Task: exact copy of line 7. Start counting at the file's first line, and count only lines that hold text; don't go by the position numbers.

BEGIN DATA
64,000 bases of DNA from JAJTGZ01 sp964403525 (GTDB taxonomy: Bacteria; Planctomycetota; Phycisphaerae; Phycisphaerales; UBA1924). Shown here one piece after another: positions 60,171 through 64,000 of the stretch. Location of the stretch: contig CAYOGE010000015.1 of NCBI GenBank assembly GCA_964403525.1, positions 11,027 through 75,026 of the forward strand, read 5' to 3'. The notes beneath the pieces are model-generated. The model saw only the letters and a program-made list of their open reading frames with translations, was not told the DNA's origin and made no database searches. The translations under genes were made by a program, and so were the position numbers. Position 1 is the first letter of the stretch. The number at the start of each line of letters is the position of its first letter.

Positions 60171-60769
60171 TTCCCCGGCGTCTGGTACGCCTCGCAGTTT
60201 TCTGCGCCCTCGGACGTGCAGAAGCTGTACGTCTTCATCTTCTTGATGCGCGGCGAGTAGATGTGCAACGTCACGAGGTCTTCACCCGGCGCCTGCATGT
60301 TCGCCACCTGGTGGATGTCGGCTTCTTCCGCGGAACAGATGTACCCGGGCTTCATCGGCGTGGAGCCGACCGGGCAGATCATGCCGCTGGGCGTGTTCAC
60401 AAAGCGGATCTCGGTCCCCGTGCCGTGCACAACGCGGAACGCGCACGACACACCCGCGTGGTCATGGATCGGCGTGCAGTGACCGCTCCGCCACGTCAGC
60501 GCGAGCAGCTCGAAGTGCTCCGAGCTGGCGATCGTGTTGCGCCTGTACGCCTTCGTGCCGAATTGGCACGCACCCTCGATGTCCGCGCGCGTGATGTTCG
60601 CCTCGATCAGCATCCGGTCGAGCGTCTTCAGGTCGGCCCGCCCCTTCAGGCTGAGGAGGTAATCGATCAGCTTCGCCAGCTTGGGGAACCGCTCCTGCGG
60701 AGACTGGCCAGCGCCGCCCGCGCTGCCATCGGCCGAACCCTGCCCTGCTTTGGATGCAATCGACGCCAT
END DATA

60501 GCGAGCAGCTCGAAGTGCTCCGAGCTGGCGATCGTGTTGCGCCTGTACGCCTTCGTGCCGAATTGGCACGCACCCTCGATGTCCGCGCGCGTGATGTTCG